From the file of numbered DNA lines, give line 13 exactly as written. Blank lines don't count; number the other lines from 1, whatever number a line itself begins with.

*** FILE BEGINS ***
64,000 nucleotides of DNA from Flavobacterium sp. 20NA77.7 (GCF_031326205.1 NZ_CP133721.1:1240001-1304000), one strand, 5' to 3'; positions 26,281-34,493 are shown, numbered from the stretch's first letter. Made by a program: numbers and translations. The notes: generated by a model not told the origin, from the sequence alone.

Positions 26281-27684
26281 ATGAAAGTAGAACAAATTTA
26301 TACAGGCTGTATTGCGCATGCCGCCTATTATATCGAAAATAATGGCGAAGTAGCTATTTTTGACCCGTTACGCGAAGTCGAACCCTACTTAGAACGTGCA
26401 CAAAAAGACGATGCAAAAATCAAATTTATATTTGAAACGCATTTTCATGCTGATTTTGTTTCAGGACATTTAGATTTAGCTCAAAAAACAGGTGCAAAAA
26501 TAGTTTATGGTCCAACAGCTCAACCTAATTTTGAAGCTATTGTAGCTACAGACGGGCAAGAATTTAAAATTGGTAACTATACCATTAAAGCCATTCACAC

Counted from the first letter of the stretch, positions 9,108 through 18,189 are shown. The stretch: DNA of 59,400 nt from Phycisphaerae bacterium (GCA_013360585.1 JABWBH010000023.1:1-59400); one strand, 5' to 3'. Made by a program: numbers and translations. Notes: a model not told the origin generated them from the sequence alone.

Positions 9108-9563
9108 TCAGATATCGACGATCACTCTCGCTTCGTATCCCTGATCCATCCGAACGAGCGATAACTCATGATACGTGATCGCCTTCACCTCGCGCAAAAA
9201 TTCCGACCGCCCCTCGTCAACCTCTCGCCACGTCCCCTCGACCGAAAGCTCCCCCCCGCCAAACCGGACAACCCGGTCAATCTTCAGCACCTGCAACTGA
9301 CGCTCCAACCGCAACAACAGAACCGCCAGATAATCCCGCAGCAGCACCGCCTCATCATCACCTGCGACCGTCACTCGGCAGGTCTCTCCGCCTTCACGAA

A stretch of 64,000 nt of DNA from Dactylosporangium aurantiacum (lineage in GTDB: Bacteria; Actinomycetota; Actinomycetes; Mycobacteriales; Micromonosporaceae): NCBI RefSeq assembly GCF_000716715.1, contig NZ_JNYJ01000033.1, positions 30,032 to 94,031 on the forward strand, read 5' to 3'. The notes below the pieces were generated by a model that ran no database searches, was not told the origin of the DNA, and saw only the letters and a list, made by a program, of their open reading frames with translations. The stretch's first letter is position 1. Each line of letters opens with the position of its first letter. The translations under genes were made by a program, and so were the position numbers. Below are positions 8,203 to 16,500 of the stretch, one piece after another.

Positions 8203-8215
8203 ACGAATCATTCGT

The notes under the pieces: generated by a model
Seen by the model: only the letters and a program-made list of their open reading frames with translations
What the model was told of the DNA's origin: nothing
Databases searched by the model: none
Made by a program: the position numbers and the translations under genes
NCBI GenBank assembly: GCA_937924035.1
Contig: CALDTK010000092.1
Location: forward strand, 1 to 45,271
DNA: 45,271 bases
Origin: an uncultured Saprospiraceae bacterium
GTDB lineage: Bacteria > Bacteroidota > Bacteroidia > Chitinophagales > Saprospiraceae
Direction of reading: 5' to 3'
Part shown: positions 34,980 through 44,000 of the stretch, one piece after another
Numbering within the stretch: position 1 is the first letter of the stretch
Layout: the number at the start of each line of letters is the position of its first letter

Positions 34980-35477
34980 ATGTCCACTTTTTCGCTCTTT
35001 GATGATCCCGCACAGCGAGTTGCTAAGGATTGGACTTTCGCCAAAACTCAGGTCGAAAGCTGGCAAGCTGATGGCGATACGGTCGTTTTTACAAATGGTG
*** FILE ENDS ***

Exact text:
Positions 8203-8215